The Courier News from Blytheville, Arkansas on August 28, 1952 · Page 8
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The Courier News from Blytheville, Arkansas · Page 8

Blytheville, Arkansas
Issue Date:
Thursday, August 28, 1952
Page 8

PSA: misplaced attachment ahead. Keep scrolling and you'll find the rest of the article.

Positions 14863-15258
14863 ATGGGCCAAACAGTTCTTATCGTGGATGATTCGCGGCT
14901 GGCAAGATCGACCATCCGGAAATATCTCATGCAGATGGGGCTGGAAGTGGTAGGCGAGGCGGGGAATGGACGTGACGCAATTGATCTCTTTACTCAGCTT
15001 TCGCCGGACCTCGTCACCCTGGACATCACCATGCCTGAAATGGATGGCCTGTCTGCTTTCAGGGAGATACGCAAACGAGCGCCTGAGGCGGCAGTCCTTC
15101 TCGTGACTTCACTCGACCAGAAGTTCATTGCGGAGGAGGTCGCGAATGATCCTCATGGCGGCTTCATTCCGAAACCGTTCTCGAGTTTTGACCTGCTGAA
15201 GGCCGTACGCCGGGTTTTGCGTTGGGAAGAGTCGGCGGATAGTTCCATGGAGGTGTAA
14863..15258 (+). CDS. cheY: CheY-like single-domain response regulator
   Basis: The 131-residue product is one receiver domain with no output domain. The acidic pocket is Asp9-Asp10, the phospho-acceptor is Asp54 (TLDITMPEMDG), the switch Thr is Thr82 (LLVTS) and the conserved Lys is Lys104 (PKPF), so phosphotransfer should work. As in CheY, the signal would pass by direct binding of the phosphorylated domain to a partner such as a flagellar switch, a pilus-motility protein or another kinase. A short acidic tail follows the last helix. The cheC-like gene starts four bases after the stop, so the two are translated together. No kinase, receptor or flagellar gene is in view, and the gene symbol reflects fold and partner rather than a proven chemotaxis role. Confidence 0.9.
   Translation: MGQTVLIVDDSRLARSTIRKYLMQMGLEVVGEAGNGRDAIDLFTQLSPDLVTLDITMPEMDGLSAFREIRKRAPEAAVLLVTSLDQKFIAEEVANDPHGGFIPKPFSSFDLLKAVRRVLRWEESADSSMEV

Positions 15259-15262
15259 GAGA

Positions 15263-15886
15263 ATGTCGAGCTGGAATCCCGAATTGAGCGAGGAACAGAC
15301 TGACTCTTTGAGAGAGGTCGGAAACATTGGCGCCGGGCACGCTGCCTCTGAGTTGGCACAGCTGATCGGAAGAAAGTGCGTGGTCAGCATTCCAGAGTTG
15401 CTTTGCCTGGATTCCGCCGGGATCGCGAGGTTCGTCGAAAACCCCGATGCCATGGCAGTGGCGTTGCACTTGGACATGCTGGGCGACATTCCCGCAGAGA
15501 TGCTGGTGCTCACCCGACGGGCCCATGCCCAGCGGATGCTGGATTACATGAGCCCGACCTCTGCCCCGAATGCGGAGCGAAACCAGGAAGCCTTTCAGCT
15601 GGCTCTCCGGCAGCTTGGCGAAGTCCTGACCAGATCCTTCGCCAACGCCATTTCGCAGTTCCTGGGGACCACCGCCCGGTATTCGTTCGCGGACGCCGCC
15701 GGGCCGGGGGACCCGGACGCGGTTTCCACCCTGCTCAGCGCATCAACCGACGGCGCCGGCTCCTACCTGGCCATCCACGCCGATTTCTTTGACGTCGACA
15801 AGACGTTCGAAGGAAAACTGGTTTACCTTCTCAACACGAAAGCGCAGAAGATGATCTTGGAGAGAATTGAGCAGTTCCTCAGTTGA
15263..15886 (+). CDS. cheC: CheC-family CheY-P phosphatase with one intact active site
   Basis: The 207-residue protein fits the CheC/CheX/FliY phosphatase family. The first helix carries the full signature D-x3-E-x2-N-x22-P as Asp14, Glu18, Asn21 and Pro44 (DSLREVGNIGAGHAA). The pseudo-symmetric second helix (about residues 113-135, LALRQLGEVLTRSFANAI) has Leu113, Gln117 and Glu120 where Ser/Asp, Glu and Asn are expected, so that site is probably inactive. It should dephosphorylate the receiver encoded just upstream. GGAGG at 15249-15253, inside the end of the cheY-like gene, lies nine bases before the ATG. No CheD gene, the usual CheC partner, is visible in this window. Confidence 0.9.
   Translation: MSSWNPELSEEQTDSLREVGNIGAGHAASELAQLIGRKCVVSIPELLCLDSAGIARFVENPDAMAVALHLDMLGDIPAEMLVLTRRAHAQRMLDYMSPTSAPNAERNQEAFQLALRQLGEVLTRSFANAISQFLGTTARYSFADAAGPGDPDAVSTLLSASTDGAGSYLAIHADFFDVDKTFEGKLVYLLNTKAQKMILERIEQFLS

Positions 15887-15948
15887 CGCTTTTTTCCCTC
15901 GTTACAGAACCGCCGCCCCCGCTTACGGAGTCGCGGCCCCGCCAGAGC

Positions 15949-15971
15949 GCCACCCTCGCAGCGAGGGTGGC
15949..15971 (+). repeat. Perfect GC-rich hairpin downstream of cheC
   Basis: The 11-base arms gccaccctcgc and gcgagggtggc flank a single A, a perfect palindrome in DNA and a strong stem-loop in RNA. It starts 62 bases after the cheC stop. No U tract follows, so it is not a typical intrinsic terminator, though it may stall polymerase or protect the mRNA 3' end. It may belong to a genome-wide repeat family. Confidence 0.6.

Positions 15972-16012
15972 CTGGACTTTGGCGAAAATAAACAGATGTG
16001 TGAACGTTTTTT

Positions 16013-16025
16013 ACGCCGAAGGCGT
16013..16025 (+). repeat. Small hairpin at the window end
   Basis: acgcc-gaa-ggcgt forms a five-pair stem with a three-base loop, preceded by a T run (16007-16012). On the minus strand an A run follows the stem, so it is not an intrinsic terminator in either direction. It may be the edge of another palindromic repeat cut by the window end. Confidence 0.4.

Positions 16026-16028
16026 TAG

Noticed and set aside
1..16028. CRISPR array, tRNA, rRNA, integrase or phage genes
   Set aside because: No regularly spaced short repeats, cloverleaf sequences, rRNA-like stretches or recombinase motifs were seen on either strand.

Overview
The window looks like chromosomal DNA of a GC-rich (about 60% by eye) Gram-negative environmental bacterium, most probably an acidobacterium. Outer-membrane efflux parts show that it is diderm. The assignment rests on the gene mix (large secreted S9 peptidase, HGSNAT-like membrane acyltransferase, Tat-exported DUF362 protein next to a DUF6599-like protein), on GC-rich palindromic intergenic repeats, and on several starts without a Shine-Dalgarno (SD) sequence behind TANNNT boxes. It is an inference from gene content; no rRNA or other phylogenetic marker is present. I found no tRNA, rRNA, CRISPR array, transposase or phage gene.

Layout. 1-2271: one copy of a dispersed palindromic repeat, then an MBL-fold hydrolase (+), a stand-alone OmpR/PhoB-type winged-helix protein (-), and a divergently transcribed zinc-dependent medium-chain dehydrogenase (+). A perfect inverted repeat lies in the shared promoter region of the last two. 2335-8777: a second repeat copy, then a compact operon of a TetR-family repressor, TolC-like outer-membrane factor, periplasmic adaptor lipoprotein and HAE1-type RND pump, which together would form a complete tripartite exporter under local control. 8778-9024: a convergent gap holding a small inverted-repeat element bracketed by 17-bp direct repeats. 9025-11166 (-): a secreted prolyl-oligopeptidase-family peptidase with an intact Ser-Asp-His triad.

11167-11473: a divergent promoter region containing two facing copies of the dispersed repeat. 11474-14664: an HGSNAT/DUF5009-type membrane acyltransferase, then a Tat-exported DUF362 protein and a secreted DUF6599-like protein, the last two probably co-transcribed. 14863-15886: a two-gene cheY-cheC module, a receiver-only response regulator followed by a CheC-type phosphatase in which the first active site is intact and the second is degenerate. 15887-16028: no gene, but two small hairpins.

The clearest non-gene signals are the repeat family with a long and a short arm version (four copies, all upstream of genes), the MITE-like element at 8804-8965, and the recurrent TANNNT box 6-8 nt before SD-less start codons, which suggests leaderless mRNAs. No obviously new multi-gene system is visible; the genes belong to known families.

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?A« EIGHT BLTTHEVTLLB (ARK.) COURIER NEWS THURSDAY, AUGUST 28, 195S TKI BLTTHEVILL1 COURIER NEWS •na COURIW NEW* co. H. W. HAIKM, Publisher A. HAIHBB, AMltUnt Publisher . A. rREDRICKSON. Editor D. HUMAN, Advertising Manager Bolt Nit!en»l AdTtrtlsing RcprCKntatires: W»U»M Witmer Co., N«w York, Chicago, Detroit, I Atltnt*, Mempht*. Ent*Md u «cond class m«Uer »t the post- ettie* »» Bljthttlllt. ,MtansK, under itt of Con- trtu, October ». 1911. Memtxr of The Associated SUBSCRIPTION RATKS: Bj c»rrl«r In the cltjr of Blythcvlllc or »nj luburbun town where carrier service it maintained. 25o p*r week. By mull, within t. radius o! 50 miles, Ib.OO per ye»r, *3.50 for six months J1-2S for three monthf, i>r «i«H outside b» ml)« lone, »12.SO per year p«T«b!« In idvtnee, Meditations For now thou numberest my steps: ilosl thou not watch over my sin? — Job M:16. • • « I could not live in peace if I put the shadow of o willful eln between myselt and God. — George Eliot. » Barbs When a. girl sets out to gel a model husband and winds up getting the wrong model — divorce I If It weren't th»l the plain trulh BOmftimo tmmds like & poor excuse, fewer lies would U told. * * • Most folks «re said to be habitually poor Suessers — and at the race track, habitual gness- ers are poor people. •When »h» keep* «i pulllnj out ttraws to Kt If a emke U done, how doei the wife expect A new broom to tweep clean? * * * Ws wonder how many of the JIvc million pairs of glasses that are sold each year are used to look on the bright clde. Right Spirit Is Shown In Manila Blood Drive The 350 pints of blood collected by the Red Crow bloodmcbUe at Manila this we«k bespeaks a magrnlflclent spirit on the part of those people who live in the Manila-LeacHviHe ares. This impressive total from » rather sparsely populated area also reflects effort on the parts of committee lioads and workers who evidently did a splendid job in organizing their blood-gathering program. To them, our congratulations. Sadly enough, America is losing this important phase of the not-so cold war. There simply aren't enough people who are willing to give blood as often as they could; We don't know how Russia has managed to stockpile blood when this nation can't even meet a pitifully small requirement for Korea, but we have our ideas. But the success of the Manila-Leachville effort is indicative of the type of Do-Something Americanism on which the fate of this nation will eventually rest . . . cold war, hot war or any part thereof. countries are feeling a severe economic pinch, Austria, for instance, which before the war sold 40 per cent of all its exports to Eastern Europe, now sells only from IS to 20 per cent. A further drop would endanger the country's economy. Ordinarily, when one big market dries up, a country will look for alternate markets. Right now, the countries of Western Europe are looking at the United States, but they don't exactly like what they SCO' The feeling of a number of these countries is voiced by Gicard d'Estaing, chairman of the French National Committee of the International Chamber of Commerce: ". . . (The United Stales) has set up barriers within the free world which arc incompatible with the will to expand trade. The difficulty of obtaining supplies of certain relatively rare raw materials iu Western ICtirope is due much less to the stoppage of F.aM-\Vcst trade Hum In (he p;iivi<lnxicnl fact that the dollar zone does not wish to liny from F.ui'ope the articles which would give Europe the means of payment for raw materials from the dollar zone," Part of the difficulty here is that the great majority of our exports are sitn- iliir to what Western Europe has to sell — namely, manufactured goods. Another factor is our effort to protect our own industries through import levies on foreign goods. The United Slates Council of the International Chamber of Commerce has recently completed nn analysis of the present trade situation- It criticizes the U. S. government as having "failed to provide a solution to this vexing problem of trade between the free nations and the countries behind the Iron Curtain." And it urges that "the basic assumptions on which current United States policies on East- West trade are based need to be re-examined and revised." One important item to be considered here is the possibility of opening up countries like North Africa to a trade which might compensate Western Europe for loss of her Eastern European markets. It already has been suggested by several European leaders. And it should fit in well with our own Point Four program- Untried Sources Can Help Regain Lost Eastern Trade , Recent events give us another quick peek at international trade, that mysterious, complicated and little understood power source that helps make the world go round. In recent actions in which he refused lo raise import levies on certain foreign goods. President Truman let it be known that world trade is a two- way street. If we want to export, which we certainly do, we've got to import. In other words, if we want other countries to buy our poods, we've got to buy theirs. Otherwise they won't have the money lo pay us for what we sell them. The outgoing President seems to make sense there. However, another and more complicated factor has arisen in our trade relations since the end of World War II- It affects directly our trade with Europe and it magnifies greatly the good or bad effects of that trade. The new and disrupting factor is the drastic reduction of the normal flow of trade between Western Europe and the Iron Curtain countries. Generally speaking, that trade has consisted of raw materials being sold by the East to the West, and manufactured products sold to the East by the West. As a result of the East-West trade restrictions, many Western European Views of Others America Crosses A Divide The United Slates has crossed the great divide as to natural resources and Is now a raw- materials-Geliclt instead of a raw-materials-surplus nation. This is the cnix of the warning contained In the report of the President's Materials Policy Commission headed by William S. Paley, chairman of the bosird of the Columbia Broadcasting System. The warning is sharp. But Lhe commission sees nn Inevitable disaster ahead. By taking thought and enlightened action Americans can adapt to the new situation. Free enterprise Is without peer In turning raw materials to useful purposes. That Is one of several ronsons why the. United States, with but £1,5 per cent of the world's population, consumes more petroleum, rubber, iron, ?Anc, tvnd copper fhnn ail the rest of the free world put together. H may he one reason, also, why the United States Ls imnp up it* known petroleum re,Corves three timr* us. fast and its Iron ore .Ox times as r.i.n as all Uie other free countries. Free enterprise. ,Vi.^, is without an equal In adding to known reserves thermsh exploration and development, and in mnktng resources go further by ivny of r^Mieh and technology — si> ion? as a rrvi.-orahly profitable return Is in st^ht Ann the rrpDrl places proat con tide nee In the ability of the .Mnrrman competitive system to cwcoiTipli-Mi th-ve cncU, - ChrisU.iji Science Monitor. SO THEY SAY Do You Hear a Familiar Ring to This Business? Erskine Johnson IN HOLLYWOOD HOLLYWOOD — (NEA) — The of Hollywood profile kings out of Women: Jane Russell and Faith Domergue may scream about their likenesses on the billboards, but Virginia Mayo's not whimpcvin™ one bit abotil her scantily clad ima^e in the ads ("or "She.'s Working Her Way Through College." Her shapely figure i.s making Virginia as potent a hunk of box- office bait as "King Kong" and she's saying: "I think the ads are very nice, That figure of me is eye-catching and provocative. H ftfts—er—ac- ton in it. It has appeal for worn- joint—Yvonne DC Carlo's list of the nine most fascinating males in (he world today. Not one local greasepaint kog is included. Here are sultry Yvonne's choices and she knows all of them but the famous musical conductor: The Duke of Edinburgh, the Shah of Iran. Polish .sculptor Korczak Zielowski. Aly Khan, opeva composer Oian Carol-Menotti, Peter (hero in "()uo Vaclis") Ustinoff, Howard Hughes, S t r en," too. Women like to look at a | Laurence Oliver and Arturo Tos- heautiful figure as much as men Yvonne's cutting way down on her dating, though, and vow% that she'll lace into the next press agent who link. 1 ; her with a man she doesn't know. "I want to shake off the impression that's been created like a slow poison over the years that I've gone out with everybody in the world and that I'm not a serious girl." Delivers All \Vays Add the name of Joan Banks to the list of wives ot Hollywood, movie kings who are rooming right along as actresses. Joan, who's in Fox's "Top Man," is the wife of Prank Lovcjoy, and he's flashing the "Go" .signal on her movie career. "We met working in radio." Frank told me on the set of "The Difference" at RKO, "She's a talented girl with the drive of every other actress. She makes a good fio." With "Back to Broadway" com- R up ns her new song-and- dance stint, Virginia is right up there with Dor i.s Day as a musical comedy queen on the Warner lot. "But I had to talk the studio into letting me do what I was trained for," she confesses, "Until last year, I hadn't done anything in the musical comedy line but a bit with Bob Hope and some stoog- ing; for Danny Kayo, And stooging for Danny is nothing and nowhere." Curves fn Boots They've shorn Jan Sterling's tresses, a la Huckleberry Finn, t her in CHvaJry britches and ots, and ironed out the Brook- nese that's been her vocal trade- ark for her role in Nat HoH's 'ony Express" at Paramount. And Jan. whose curves won't Peter Fdson's Washington Co/umr Behind the FTC Oil Cartel Report Lies More than Meets, the Eye WASHINGTON —(NEA)-- There Is a lot more than meets the eye in the publication of the long-se- crnl. 900-page Federal Trade Commission report on international oil cartels and the Department of Justice Federal Grand Jury investigation of the same subject. With 40 pages of military nntt diplomatic secret stuff struck out for reasons national security, 1949 PTC passed a special resolution authorizing Its economics staff to prepare a report on the undesirable characteristics of monopolistic practices in the world oil industry. Top-Secret Angle Created Interest The study took over two years. A. tot of material was subpcnaed from oil industry files. Because the report delat with the Middle East, which was an explosive political area, State Department Insisted that the report be kept secret. That is one of the things that slirred up much of the interest. Aside from the 40 pages which mtght-hnve been embarrassing to certain Middle East governments in letting their politicians Tt some of the things that went inside their own countries, there is snfd to be little !n the FTC re port that has not been widely known insfciu government and thi oil industry. One oilier factor that stirred up public interest In the FTC oil re port was pressure from Sen Thomas C. Hcnning.s of Missouri Thereby hangs something of A tale One of the most potent politico forces in his state is the Missour Farmers' Co-operative. It runs tv .series of economic studies on mo- j oil refinery and quite a chain c nopolies begun by FTC in 1E>44. The j co-op filling stations. But the co op refinery has to buy the FTC report \s f I n a 1 1 y released under the auspices of Alabama Senator and Democratic Vice - Presidential Candidate John J. Sparkman's Small Business C o m- mitlee. The puu- Tcl«r Edson Hcatlon has President Truman's blessftig. The grand Jury probe begins Sept. 3 under the direction of Leonard J. Emmerglick. He is a senior Department of Justice prosecutor in the anti-trust division. He won his fame handling the government's two-year anti-trust suit asfsinst Aluminum Company of America. The oil report Is the eiphth'ln a its crud pro due in refinery has to oil from the private companies Two years FIRO the co-op charged that the U, S. oil compa rues hari Vukert the price of crvid even reports left un-i Clarenc mo?t important rnw man of raised so much cain about tills in Washington that Rep. e Cannon, tight-fisted chair- the House Appropriations 1941. first seven reports covered steel, copper, phosphates, sulphur, electrical equipment, machinery and chemicals. They were completed in 3949 *md are described ns ha vine had. ihc effect of dropping a grain of sand In Ihe ocean. Congress lennred them. Nothing ever happened. FTC had no authority to rio anything about them itself. The first , touched the ..... material of them H!]—oil. So in ! Committee, put in ?. resolution to i them. nvestlgat* fhe situation. It wasn 1 ' assed. But it was Missouri poll that helped force Presidcn man to uncork the FTC report Credits Co-Ops for Oil Trust Fi^h From the Co-operative League ieado.uarters in Washington omes a further charge thai t major oil companies have been :ollusion against the co-ops to iloit consumers. There Is aq International Co operative Petroleum Association headed by Howard Cowden, whic' operates out of New York. It is charged by this a.^sociR .hat foreign port facilities are oft ?n closed lo It because of oppos Uon from European oil companies The FTC report gives (he co-op credit for fighting the oil trust One other angle on this approac —possibly overemphasized—is tha Federal Trade Commissioner ,Ioh Carson was formerly nn officia of the Co-operative League Washington. The FTC oil report was prepare under the general supervision Cor win Edwards, chif of Us D vision of Economics. Dr. Edward was' formerly economist for tn Department of Justice anti-trn division in the days of Thurma Arnold, when trust busting was major New Deal. sport. In immediate charge of the FT report as its director of researc editor and author of some section was John Blair. He was the thor of several anti-monopoly m uo^raphs for Senator O'Mahoney TNEC—Temporary National F,c notmc Commttee—from 103S ay hidden in men's clothing, i.s wife and delivers in all depart- ying that it's the greatest thing ments." at ever happened to her. 'My shirt's unbuttoned as far wn as Alan Ladd's, but I km get- The big roles that Frank expected after his click in "I Was a Communist for the FBI" haven't ng away from witch parts," she come along, but he's reasoning; owed. "I'm a sort of ingenue ho flings herself at Buffalo Bill. :ils means that I now have a ider field. I won't be limited to xens with Brooklyn accents. You we to be versatile If yon want o play in all kinds of pictures r even stay In the movie inrtus- ry today." It'i something to put the noses fatal and lowered the price of refined products to drive the co-ops out of business. The co-ops s possible. This would be rror. The correct play is to 'lead a low .a mond a t once in order to es- ihlish at least one enU;- (o the iummy.' West takes the king of diamonds ; nd returns a club, and South wins with the queen. South now ends a low diamond to dummy's queen, after which he can return low trump from the dummy. East's best chance is to pJay the eight of spades, and South wins vith the ten. West's dHeard •cals the trump siUiaUon, so South can be quite sure that he nius ead trumps once more from the dummy. The only way to do so s to trump the ace of diamonds ,n the dummy and then return dummy's remaining trump. East can do nothing against this :ine of play. He must put up the king of spades, but now South can safely draw trumps. South lose only two spades and one diamond Note what happens If Soutr make. 1 ; the mistake of leading thi queen of spades from the Soul! hand at the second trick. Eas wins with the king of spades am gets out safely with a club. South must now pet to durum with a diamond in order to lea dummy's second trump. East play the eight, and South must win wit the ten. South must now eet to dumm again to lend another trum through East. However, if Soul ruffs bis nee of diamonds, he mu5 use up dummy's last trump in th. process, nnrl therefore will be u This Is the background. The ma-j able to lead a trump through Ea.= jor gripe of the big oil companies i He must therefore lose three trum is that the FTC report was issued tricks anti a diamond, for a si without any hearings and with no .chance for them to deny or reply to the charges it makes against Dot tor EDWIN I'. JORDAN", SI. Written toe NF.A Service JACOBY ON BRIDGE I should like to le.ncth from a letter u"-enily re- 1 luirt ceivcti from an 18-yesr-old girl. I arc sewn! possible causes for he writes: j conviusions. ilso protiability Is that she- is sufforine from the most = It'll Pay You to ivlousl >' This yoimz lady has obviously j p H; h c rf aukll time. Though there: => V;hrnever the wrrKhPr Is hot nr.d humid, an Inrren^lrc nmnbfr o[ tp^ipers goes besrrk. Love thy r.elchbi'T ci><v out th" window.—Detroit As£•!<•:ant Prtvcru'vir S'evrn Dauiclson. » * * Wr are a cr.-at ptvplr but our foreign pnlicj- doesn't r.Mlrrt it — Frank L., Hem-ley, former American comm.uidant In Berlin, * » » You muM coiis-.r>r that anyone who finds hlnurlf luth IPS? than he n^rd to have considers him.wlf pnor. -- Exiled Eeypunn King Fftrouk. * * * I Told them (the- Ru^iausi, "I don't have any polinr?-. bm 1 don't like yours." — Australian nurs? S;Mrr Kenny, * » * I thnicht It miq'nt he different mirth of the Potomac, bxit hospitality Is no different here frv-.ii-. tl-.c .-outh. — Georgian George F. Miller. * * * Wp'ie coin pel i:ip a cat List TV and movies. You can't exhibit animals in rows any more. You rmr lo KIVP them a .setting. — BP^IIX Zoo curator Lea Crandail : Bin subject to convulsions I •hlch began before I was a year \ Id, and right alter re. overms j rom polio. I quit havmc tliem at' tie age of 7. but they voapporued j vhen I was about 14. | At first tns spells were IS i cornmrm of these causes, namely, t iuiv rnte. it should be pose to find out definitely by the "f t«R instrument known as encephalciffraph, which not months apart; then the intervals j 2 >m wmilrt between them were as follows: 121 months. 0 months. 6 month*, and now they appeav 3 mouths apart. ,hree days after any even; such <s holidays, visits to doulUls. and moving from one house to another. "I have had many deferent opinions as to the c nits p. of these spells, inrludinz epilep much llqviid. loo much only would clinch the diagnosis. help to show what kind of treatment she should have. Tt seems a shame that this young woman cannot be allowed to lead .~\ more normal life if there is any way at fill of brinpin? this about JVrmil Normal Activities The Hend today ir to ndt only io</ who have epilepsy and are under andy. ' cord m?n.i cement , to leAd reasorv- j By OSWAI.n .IACOBY \\'ritten for N"I-:.V Service Every eood bvirice player knows the importance. o{ leading towards his high cards instead of leading away from them. This point is very clearly made in the Aulo- of one trick. "The day when a studio would eep a talent under wraps until tillable stories could be found is ne. You do what the studio gives ou and you make the best of tt. much more can people ex- ect of yon? I haven't a complaint the world." 75 Years Ago In Blythevitlc Mitchell Best has arrived In llytheville to assume his duties 09 sslstant football coach, to Joe Dildy. D. B- Holder of Abilene, Tex., las arrived here to become manger of the Blytheville office of the VfId-South Cotton Growers Associ- ,tion. Byron Morse. Jr., and James C, Guard have returned from Little Rock where Mr. Morse was toastmaster at a Sigma Alpha Epsilon rush party. Mr. Morse will be president of the University ol Arkansas chapter this year. Both the Democrats and Republicans have been spending so much time billing and cooing among themselves, patching up party squabbles, we've almost forgotten there's a presidential fighl on. Old man Hobbs says he'd like to hear some old- fashioned name-calling and vicwina with alarm. <E) NEA L Relish Dish Answer to Previous Puzzle Mnune.d eyes, decayed teeih ' ably nnnnal Isves and lake part in ' l which have since hern removed* i normal activities lo an increasing j and strain (rom bcmc unable to ! de&recr. It seems almost cmel to I use my right hand much. Many rio nnythinc else. ! Her p.irem?; mtcht pet sonic use- | from a little "Epilepsy— the do know when I ; Ghost Is Om of the Closet" pub- but treatments have been tn (he convulsions still persist. i ful information "I am never left alone- iU all. j pamphlet railed even though I nm goine tn have R convulsion. I Hsheei by Public Affairs Commlt- Newt . My mother objects to my setting i tee. 30 Rockefeller P1a*a. New a 'job. because she says I couldn't i YorK 20. N'. Y. "10 rents t, or form NORTH A 432 W K61 3 * QJ + 9512 WEST A None » QJ 109 EAST * AK98 hnlri one. ••Please tell me if th(M? is any possibility of iny rero\ - er:nc. and if I won't pet bettor, .shouldn't I be nttowed io liy^ a nnrm:Tl life instead of hcintr sheltrreri lo th? point of absnrbity? I ni^i don't feol right about being treated this some of the publications of the National Assonation to Control Epilopsv. 22 E. 67th Street. New- York 21. N. Y. Thf mast important thittc, of course. i> to establish the exact cause of the convulsions and to find on! how much . J863 Sooth 1 * 3 * Pass « 1991 * 107 SOUTH (D) AQ J 10765 » A 'I 2 * AKQ North-South vul. \Vcst North Pass 2 N. T. Pass 4 » Pass EMI Pass Pass Opening lead—V Q of recent vintage 1 youngster can safely 1 do. bridge hand shown today. \VeM opened' the queen hearts, anrt South won with \V\e acp. Perhaps the ftveraee playe would tniinedia-rlv lead the queen ihis unhappy {of spades from the South hand in (order to draw trumps as quickly HORIZONTAL 1 Stuffed or plain in relish dish 6 Pickled or green item in relish dish 11 Relish fruit 13 Interstice 15 Feline 16 Eccentric wheel 17 Send bark in payment in Also 20 Hangman's knot 21 Gloom's male 25 r.ilm Illy 26 Hiph c,nds 30 Re home .11 Unit of wci5hl 32 Chest rattle 33 Isl.-uvi 34 Unit of energy 3.S Gaelic 3fi Recompense 37 Symbol (cr ilkkel i 3R Provide food ' 39 Canadian ! peninsula 41 Bustle 44 Perfoinierl 45Footlike part 48 Obliterate 50 Relish dish ingiedicnt 52 N"i.l!ilit'5; 5330 (Fr.) 54 Wild plums 55 Rate of motioi VERTICAL I Auricular » G id's uanic 3 Mohammedan priest 4 Wine cask 5 Everlastingly (poel.) B :viakc a speech 7 Seine SJol 9 Masculine 10 Fragrant 24 Act ointment 26 Scope 12 Mountain 27 Vehicle (comb, form) 28 Otherwise 13 Gelling up 29 Soothsayer 18 ,\ulomobile 3IBii'li:e traveler holdings 21 Brink 38 Trees 11 Ascend - 39 Openings in 23 Unoccupied fences 4CI Saucy 41 Fruit drinks 42 Ravine 43 Hodcepodge 45 Yearn 46 Italian city 47 Outbuilding «Ciiy in The N'elhei lands 51 Deputy (ab.)